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Educating Through Animation: Disney as Cultural Pedagogy Maggie Goddard '11 (Religion major, Philosophy minor) ­ [email protected] Faculty Advisor: Kim Benston (English) ­ [email protected] "I think of a child's mind as a blank book. During the first years of his life, much will be written on the pages. The quality of that writing will affect his life profoundly." - Walt Disney The proverbially wonderful world of Disney evokes more than childhood memories; Disney does not speak exclusively to children but rather to the child in each of us. However, the animated feature films of the Walt Disney Company instill more than this sense of innocence and pure delight. The Disney canon serves an ideological, or socializing, function as a critical form of cultural pedagogy. What then does the `franchise' of the Disney animated films inculcate? How does our `literacy' in reading the Disney narrative affect our perceptions of social mobility, normative sexuality, and material culture? And how do social constructions formed by the broader culture shape and inform our impressions of these movies, even as the `Disney world' proves elemental to that encompassing cultural sphere? This student seminar will explore how Disney's retellings claim ownership of original stories while inflecting complex issues suffusing the contemporary American cultural Imaginary. In order to approach the vast amount of material on Disney and their wide selection of animated films, this seminar will focus more specifically on gender, race, and narrative revision during the Michael Eisner era, although we will still speak to Disney's previous animated films and corporate legacy (the "era of Walt") to frame our discussion. Many of the great Disney animated films of the post-Walt era were released when this generation of students was growing up, and so these films, more than the studio's early classics, may have formed its social impressions and perceptions more decisively than, say, "Snow White" or "Sleeping Beauty." The seminars will be structured around a set of topics designed to allow close scrutiny of the great Disney films of our childhood--e.g., "The Lion King"; "Little Mermaid"; "Mulan"; "Beauty and the Beast"; et al.--in tandem with theoretical, historical, and sociological analysis of the corporate and cultural contexts within which such films were made and received. We begin with a session aimed at constructing a general overview to help establish the "Disney" context and ways to approach an appropriate range of strategies for cultural criticism. The following three seminars will be each focused on a key thematic or formal issue--sex and gender; retellings; and race and multiculturalism--with the seminar culminating in a reflective return to questions raised throughout the semester. This interdisciplinary seminar offers much to a wide range of majors. As a Religion major and Philosophy minor, I am eager to test the idea of Disney as a kind of secular religion, complete with its own traditions, costumes, rituals, and pilgrimages (the continuing proliferation of Disney-emblemized events, edifices, and sites--such as Disney Fairy-Tale Weddings and the Disneyland Magic Kingdom [which Umberto Eco terms "America's Sistine Chapel"]­attest to this cultural brand's fusion of capital and ritual investment). Students with different intellectual backgrounds and interests will certainly add particular insights to the conversation: anthropology majors can help us shape a nuanced understanding of cultural context, sociology majors can help us probe the dynamics of gender politics, history majors can help explain the traditional practice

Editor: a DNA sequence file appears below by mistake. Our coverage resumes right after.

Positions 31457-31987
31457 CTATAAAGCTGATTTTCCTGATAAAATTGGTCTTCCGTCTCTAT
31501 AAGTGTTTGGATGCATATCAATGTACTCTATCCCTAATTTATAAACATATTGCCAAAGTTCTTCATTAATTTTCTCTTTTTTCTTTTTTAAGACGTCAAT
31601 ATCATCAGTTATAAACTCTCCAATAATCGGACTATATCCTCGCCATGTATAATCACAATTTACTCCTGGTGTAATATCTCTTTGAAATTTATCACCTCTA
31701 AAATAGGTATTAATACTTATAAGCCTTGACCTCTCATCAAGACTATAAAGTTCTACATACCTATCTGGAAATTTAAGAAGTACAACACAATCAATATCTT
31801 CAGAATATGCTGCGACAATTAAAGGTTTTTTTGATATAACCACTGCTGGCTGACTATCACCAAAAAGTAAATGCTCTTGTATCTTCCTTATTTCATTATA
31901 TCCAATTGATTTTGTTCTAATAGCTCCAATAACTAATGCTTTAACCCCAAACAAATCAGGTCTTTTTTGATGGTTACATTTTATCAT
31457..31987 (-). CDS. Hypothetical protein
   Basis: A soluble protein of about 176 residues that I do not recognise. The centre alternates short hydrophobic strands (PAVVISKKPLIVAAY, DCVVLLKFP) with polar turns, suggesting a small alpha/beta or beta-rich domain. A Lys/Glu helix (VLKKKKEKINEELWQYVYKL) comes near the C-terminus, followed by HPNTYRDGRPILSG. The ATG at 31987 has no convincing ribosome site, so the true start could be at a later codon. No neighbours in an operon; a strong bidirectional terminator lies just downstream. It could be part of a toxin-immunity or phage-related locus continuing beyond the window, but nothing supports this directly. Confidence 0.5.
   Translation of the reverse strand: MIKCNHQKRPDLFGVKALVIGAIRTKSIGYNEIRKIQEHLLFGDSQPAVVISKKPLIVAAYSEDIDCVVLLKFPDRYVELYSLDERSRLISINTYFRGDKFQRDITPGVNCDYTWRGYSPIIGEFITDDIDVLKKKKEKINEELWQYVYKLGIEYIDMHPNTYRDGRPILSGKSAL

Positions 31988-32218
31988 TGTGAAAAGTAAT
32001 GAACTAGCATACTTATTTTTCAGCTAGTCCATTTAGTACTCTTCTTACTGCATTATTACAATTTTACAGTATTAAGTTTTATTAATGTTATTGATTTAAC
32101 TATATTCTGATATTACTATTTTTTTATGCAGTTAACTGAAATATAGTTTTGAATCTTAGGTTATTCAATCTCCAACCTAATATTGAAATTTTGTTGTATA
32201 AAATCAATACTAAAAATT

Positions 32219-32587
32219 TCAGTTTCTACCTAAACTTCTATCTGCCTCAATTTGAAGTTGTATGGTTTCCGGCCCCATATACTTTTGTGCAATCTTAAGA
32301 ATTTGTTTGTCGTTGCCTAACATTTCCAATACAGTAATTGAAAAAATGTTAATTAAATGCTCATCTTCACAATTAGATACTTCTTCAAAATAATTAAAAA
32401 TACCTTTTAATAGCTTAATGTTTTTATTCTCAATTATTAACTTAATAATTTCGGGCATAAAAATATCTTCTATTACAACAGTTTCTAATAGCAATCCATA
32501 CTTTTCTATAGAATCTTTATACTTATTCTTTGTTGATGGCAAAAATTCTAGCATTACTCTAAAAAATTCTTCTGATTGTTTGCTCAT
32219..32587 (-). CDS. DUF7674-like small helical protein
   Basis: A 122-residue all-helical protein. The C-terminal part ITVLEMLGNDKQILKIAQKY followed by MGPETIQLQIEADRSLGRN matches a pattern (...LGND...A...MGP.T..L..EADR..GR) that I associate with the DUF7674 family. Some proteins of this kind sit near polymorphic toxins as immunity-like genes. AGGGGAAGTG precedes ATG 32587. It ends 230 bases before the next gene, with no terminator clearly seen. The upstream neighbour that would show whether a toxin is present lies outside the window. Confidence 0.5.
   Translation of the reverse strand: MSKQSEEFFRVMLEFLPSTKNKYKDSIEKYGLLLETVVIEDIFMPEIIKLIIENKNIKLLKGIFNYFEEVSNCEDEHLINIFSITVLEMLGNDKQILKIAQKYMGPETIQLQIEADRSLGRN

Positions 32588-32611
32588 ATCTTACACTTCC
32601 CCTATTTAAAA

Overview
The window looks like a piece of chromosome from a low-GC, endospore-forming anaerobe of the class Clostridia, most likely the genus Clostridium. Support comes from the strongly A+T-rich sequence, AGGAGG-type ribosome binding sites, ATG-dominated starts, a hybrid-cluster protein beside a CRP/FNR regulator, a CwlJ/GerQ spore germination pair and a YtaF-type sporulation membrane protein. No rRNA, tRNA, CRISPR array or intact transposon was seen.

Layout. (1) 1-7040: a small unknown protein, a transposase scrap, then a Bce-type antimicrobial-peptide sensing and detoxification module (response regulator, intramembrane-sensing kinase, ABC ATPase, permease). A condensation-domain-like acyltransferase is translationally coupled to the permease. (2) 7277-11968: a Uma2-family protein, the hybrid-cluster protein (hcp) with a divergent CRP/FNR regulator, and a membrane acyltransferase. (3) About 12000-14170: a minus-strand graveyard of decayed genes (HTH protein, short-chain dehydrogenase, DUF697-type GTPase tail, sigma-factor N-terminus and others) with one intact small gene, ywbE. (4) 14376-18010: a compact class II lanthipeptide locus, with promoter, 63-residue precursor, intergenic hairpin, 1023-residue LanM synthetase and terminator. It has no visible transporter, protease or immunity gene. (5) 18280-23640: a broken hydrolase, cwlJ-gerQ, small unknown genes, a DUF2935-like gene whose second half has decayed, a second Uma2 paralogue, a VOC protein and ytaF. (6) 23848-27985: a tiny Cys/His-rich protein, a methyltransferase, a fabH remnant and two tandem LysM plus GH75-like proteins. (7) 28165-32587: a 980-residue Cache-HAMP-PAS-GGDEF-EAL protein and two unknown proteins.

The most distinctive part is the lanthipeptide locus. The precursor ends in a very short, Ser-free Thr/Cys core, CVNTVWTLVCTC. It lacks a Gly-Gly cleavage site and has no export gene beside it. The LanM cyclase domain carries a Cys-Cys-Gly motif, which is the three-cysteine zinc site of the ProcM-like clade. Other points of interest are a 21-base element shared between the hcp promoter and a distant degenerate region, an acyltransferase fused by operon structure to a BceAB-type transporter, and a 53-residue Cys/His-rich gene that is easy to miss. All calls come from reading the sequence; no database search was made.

of, say, minstrel shows, and economics majors can articulate the functions and operations of corporations, to name just a few pertinent disciplinary perspectives. Moreover, this seminar should appeal to majors from Psychology to French, Chinese to Comparative Literature, and of course, to everyone who has encountered "the wonderful world of Disney." Possible Syllabus Materials Theoretical Approaches: A Critique of Material Culture Naomi Klein, No Logo Terry Eagleton, "Culture in Crisis," in The Idea of Culture John Storey, "What is Popular Culture?," in An Introductory Guide in Cultural Theory and Popular Culture Jean Baudrillard, Simulacra and Simulation Mark Lewis Taylor, The Executed God: The Way of the Cross in Lockdown America Ted Lardner & Todd Lundberg, Exchanges: Reading and Writing about Consumer Culture Branding Tomorrowland: Disney as Corporation Eric Schlosser, Fast Food Nation Carl Hiaasen, Team Rodent Michael Sorkin, "See you in Disneyland," in Variations on a Theme Park Scott Bukatman, "There's Always Tomorrowland: Disney and the Hypercinematic Experience," in October The Disney Project, Inside the Mouse Peter Schweizer, Disney: The Mouse Betrayed Louis Marin, Disneyland: A Degenerate Utopia Umberto Eco, Travels in Hyperreality Eric Smoodin, Disney Discourse Mixed Moral Messages: Disney as Cultural Pedagogy Miguel Picker, Mickey Mouse Monopoly (documentary) Henry A. Giroux, The Mouse that Roared Annalee R. Ward, Mouse Morality Lynda Haas, Elizabeth Bell, and Laura Sells, From Mouse to Mermaid The Roles of Sex and Gender Watch Disney's Mulan and Beauty and the Beast Amy M. Davis, Good Girls & Wicked Witches Sean Griffin, Tinker Belles and Evil Queens Marina Warner, From the Beast to the Blonde The Bible (NRSV), Judges 11 Sigmund Freud, "Female Sexuality," in The Future of an Illusion, Civilization and Its Discontents and Other Works Sigmund Freud, "Some Psychical Consequences of the Anatomical Distinction Between the Sexes," in The Ego and the Id and Other Works Retellings: Revising History and Happily Ever After

Watch Disney's The Little Mermaid, Pocahontas, and The Hunchback of Notre Dame Terrence Malick, The New World (film) Victor Hugo, The Hunchback of Notre-Dame Hans Christian Anderson, The Little Mermaid Students research an historical account of Pocahontas Adjusting Approaches to Race and Multiculturalism Watch Disney's The Lion King and Aladdin "What Made the Red Man Red," Peter Pan "When I See an Elephant Fly," Dumbo Douglas Brode, Multiculturalism and the Mouse Mimi Nguyen, "Who's Your Heroine? Negotiating Asian-American Superpower in Mulan"